Mass Deception

Force new growth with high intensity training

Bodybuilding is a pursuit of passion. If that passion grabs you early enough, it will rise with almost superhuman success to meet adversities in life outside the gym. It can contract time, multiply your strength and unleash your will. The impossible becomes possible. Don’t tell me what you can’t do — you don’t know what you can’t do. What you think you can’t do is only what you won’t do.

I started bodybuilding when I was 18. For the first nine years, I was in the gym all the time — two hours per workout, hitting every bodypart with 20-25 sets. That, I was taught, was how I had to train. I was fine with that. I loved it, but life soon conspired against it. Family and career responsibilities increased, chopping my training time to one-third of what it had been. However, I refused to compromise my bodybuilding progress. Somehow, I had to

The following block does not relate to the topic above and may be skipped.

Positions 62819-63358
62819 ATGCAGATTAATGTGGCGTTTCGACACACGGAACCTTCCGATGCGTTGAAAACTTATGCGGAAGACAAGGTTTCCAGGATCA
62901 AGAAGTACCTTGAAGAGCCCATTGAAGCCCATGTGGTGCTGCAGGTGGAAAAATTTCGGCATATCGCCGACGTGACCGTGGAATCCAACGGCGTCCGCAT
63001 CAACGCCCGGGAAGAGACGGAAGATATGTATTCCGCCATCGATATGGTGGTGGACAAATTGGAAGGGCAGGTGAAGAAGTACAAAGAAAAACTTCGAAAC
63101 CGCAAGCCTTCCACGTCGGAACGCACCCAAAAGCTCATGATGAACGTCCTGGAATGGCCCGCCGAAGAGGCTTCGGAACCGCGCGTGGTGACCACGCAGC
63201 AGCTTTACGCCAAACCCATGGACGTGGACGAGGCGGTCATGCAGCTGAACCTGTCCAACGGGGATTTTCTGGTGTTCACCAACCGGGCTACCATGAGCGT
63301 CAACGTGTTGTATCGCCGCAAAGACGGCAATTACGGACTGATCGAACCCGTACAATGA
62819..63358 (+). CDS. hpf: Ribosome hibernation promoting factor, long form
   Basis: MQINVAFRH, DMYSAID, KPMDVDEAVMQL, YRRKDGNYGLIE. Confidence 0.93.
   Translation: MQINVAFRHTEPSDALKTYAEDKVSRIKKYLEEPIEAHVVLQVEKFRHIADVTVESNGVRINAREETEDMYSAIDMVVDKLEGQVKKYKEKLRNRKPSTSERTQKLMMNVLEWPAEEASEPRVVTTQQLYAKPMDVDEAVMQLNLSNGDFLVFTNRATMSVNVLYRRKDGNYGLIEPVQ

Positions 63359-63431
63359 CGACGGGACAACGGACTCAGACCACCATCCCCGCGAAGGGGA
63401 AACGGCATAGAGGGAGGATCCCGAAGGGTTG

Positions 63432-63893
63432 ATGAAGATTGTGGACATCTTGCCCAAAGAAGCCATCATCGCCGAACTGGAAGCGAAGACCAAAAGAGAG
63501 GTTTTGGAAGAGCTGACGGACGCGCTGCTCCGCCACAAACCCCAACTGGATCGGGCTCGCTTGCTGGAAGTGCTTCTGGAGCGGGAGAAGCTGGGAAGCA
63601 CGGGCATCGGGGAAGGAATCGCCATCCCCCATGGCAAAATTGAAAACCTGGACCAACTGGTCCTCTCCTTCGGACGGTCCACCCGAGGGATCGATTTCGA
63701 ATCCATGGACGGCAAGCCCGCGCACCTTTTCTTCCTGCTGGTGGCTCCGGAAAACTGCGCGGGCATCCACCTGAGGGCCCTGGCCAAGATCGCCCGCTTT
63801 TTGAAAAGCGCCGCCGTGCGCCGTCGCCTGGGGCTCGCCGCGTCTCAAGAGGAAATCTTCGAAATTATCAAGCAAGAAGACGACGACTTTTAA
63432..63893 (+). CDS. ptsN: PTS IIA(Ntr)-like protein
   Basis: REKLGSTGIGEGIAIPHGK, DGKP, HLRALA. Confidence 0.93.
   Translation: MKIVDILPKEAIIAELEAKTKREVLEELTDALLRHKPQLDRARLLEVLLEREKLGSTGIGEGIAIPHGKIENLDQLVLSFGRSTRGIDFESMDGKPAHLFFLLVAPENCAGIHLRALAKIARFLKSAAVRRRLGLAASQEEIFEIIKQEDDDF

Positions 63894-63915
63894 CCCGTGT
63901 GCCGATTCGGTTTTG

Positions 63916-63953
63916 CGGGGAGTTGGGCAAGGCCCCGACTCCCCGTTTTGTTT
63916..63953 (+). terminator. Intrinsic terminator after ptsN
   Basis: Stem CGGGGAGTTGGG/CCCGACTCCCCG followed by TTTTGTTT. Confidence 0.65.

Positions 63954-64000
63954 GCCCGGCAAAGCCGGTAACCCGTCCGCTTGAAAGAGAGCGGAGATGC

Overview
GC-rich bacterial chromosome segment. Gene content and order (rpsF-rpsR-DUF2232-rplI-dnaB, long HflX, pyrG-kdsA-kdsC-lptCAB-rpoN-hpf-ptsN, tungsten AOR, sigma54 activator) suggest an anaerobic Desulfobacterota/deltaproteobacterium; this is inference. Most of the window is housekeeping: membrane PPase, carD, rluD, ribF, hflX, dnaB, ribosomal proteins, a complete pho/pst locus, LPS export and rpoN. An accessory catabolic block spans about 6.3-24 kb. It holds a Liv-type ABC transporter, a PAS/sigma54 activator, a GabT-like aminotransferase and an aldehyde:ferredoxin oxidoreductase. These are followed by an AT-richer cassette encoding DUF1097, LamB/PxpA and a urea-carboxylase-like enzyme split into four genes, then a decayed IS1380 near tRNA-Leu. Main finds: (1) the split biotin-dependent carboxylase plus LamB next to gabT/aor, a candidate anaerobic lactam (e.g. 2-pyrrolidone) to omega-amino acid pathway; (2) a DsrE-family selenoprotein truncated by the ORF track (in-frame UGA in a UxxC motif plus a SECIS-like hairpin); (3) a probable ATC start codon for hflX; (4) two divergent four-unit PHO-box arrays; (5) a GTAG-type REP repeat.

compensate for my loss of training time by making my workouts three times more productive. The Dorian Yates-Mike Mentzer method satisfies that requirement if appropriately applied and it worked for them, but it demands multiplying your intensity manifold. That I could do.

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